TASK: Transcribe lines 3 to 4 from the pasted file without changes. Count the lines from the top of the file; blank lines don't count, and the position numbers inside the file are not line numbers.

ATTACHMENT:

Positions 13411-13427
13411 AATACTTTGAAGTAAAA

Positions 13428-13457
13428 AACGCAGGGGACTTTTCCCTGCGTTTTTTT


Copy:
Positions 13428-13457
13428 AACGCAGGGGACTTTTCCCTGCGTTTTTTT